5. Falling in Love with a House Too Soon

Another common pitfall homebuyers fall into is getting emotionally attached to homes. Sometimes, the home buying process goes through without a hitch and everything works out perfect. However, that’s not always the case, and getting attached to a home you can’t have can be devastating.

Do your best to save your emotions and hopes for a home until after the paperwork goes through, otherwise, you will get burnt out very quickly.

6. Not Using an Agent

Some people, even those buying their first house, think they will save money by not hiring a real estate agent. While, yes, they can save money, they may also be losing out on much, much more.

A real estate agent knows the ropes and can explain what everything means. They have knowledge about the neighborhood, market trends, and know what to look for while taking tours through homes.

Realtors are also talented negotiators.

7. Not Looking Ahead

When buying your first home, use some foresight. Think about what your plans for the next five to ten years are.

Will you have kids in school? Will your job or it’s location change soon? What’s changing in the neighborhood?

These are important future things to consider when deciding if a home is right for you.

8. Not Using a First-Time Homebuyer’s Program

As a first-time homebuyer, you have special programs and loans available to you. For example, you may have the option of putting as little as 3% down on a home, rather than the traditional 20%.

Alternatively, some programs offer grants to help first-time homebuyers pay for downpayments or closing costs. Either way, it wouldn’t hurt to look into your local and national programs.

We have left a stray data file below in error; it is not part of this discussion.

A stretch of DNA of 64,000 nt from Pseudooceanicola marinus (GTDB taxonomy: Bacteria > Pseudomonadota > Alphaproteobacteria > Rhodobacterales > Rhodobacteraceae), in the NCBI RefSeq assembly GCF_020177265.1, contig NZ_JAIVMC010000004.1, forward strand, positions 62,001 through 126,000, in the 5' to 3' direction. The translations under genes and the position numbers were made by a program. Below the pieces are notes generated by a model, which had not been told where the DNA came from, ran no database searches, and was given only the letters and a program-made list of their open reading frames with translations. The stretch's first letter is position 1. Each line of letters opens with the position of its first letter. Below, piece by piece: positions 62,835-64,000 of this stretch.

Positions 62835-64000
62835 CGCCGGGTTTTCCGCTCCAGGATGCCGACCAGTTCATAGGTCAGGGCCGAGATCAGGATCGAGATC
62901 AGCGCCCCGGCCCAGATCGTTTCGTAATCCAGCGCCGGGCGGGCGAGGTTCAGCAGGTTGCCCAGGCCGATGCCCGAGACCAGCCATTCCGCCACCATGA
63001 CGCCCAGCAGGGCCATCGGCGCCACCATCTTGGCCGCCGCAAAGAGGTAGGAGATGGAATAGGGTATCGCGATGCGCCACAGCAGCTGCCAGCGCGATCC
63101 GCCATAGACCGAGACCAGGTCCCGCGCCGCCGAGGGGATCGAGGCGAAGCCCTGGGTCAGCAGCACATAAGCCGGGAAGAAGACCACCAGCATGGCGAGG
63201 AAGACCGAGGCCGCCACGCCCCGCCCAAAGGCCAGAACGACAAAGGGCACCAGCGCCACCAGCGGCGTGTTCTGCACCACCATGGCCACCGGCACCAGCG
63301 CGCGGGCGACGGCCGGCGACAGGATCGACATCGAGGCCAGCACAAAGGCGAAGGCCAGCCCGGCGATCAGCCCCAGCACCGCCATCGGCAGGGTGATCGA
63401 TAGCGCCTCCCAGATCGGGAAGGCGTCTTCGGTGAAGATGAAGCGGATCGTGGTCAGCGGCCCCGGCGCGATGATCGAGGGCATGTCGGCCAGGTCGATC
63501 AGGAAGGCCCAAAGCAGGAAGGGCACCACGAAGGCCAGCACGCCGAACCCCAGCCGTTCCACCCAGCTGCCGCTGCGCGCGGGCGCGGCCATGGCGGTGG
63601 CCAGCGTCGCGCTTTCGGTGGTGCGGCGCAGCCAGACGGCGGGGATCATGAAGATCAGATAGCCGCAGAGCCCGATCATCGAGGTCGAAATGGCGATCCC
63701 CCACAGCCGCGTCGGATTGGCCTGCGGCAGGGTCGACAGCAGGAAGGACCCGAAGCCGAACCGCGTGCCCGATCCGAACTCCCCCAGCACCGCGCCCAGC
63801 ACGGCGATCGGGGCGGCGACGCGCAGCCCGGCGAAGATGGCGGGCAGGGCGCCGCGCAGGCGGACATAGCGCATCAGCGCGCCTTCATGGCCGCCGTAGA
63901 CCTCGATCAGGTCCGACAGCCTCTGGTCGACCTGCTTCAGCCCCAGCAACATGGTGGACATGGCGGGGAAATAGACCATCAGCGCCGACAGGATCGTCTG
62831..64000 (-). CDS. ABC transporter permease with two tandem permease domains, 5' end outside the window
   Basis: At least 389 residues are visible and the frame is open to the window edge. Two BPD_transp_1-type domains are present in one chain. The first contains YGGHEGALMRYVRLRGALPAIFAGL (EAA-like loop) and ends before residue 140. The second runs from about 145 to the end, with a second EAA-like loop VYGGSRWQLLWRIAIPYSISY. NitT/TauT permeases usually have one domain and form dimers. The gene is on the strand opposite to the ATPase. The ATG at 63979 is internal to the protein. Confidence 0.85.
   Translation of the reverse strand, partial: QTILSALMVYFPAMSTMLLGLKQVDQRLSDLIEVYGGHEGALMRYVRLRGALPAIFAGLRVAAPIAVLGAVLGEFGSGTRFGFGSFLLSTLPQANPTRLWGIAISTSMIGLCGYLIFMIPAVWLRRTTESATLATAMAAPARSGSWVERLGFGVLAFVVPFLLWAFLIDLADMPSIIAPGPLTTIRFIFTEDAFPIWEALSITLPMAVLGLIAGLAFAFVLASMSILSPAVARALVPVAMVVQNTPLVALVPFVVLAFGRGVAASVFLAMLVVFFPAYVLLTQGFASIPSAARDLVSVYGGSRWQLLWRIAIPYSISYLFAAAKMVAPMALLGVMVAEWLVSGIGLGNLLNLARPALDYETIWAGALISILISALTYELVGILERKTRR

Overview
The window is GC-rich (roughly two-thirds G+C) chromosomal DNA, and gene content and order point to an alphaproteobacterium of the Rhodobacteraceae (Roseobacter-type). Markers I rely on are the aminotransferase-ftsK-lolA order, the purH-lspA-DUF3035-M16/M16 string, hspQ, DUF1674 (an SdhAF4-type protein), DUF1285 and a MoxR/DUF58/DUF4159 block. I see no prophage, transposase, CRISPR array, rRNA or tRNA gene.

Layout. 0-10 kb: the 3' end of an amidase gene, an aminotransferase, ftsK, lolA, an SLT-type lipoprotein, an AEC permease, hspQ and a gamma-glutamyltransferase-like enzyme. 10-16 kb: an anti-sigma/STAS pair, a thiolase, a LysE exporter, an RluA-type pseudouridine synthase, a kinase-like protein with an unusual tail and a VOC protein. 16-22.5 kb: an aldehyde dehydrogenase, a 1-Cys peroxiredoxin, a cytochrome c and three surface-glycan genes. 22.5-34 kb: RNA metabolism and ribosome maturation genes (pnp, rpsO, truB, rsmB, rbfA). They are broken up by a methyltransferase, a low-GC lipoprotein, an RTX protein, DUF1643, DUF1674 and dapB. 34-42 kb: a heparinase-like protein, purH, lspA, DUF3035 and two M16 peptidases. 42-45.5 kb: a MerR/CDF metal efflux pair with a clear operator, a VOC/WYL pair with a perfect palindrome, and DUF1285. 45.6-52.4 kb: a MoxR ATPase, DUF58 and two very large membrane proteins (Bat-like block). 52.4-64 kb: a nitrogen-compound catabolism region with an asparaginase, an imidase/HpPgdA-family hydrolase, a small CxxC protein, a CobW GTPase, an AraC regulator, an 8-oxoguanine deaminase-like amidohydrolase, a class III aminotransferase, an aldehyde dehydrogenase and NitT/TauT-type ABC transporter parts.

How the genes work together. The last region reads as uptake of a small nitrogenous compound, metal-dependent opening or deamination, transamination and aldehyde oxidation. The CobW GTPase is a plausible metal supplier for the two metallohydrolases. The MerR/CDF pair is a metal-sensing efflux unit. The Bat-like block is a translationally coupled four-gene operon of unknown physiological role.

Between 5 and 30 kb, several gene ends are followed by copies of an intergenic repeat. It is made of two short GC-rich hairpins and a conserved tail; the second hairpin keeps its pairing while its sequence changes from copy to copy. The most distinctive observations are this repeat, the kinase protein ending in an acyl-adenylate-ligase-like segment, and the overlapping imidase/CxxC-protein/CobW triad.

9. Not Getting a Home Inspection

Hiring a home inspector isn’t exactly cheap. However, it’s incredibly important to protect yourself and may end up saving you tons of money in the long run.

Many people choose to opt-out of paying for an inspection, especially if they’ve already paid for a couple on houses that ended up falling through. It’s understandable, but not advisable.

An inspection may end up uncovering serious damage, needed repairs, safety issues, and more. Not only would this protect you from paying for these things yourself, but it could also provide you with a significant leverage for negotiations.

10. Making Financial Moves Before Everything Clears

Lastly, when you are buying your first house, you may not know how unwise it is to make financial moves during the processing stage.

Just because you’re pre-approved and have your offer in, it doesn’t mean you’re out of the woods. If you were to take out a loan, charge-up a credit card, or buy a new car before everything went through, you could end up shooting yourself in the foot.

Your pre-approval rating is based on your financial situation at the time of the approval. Even changing jobs could put the sale at jeopardy. Just sit tight until the house goes through.

You’re Ready

If you’ve got all this on lockdown, then you’re ready to buy your first house!

We’re super excited for you, though probably not as much as you. However, please remember to stay patient and diligent about everything you do. Don’t let yourself become vulnerable to the common pitfalls of buying a home!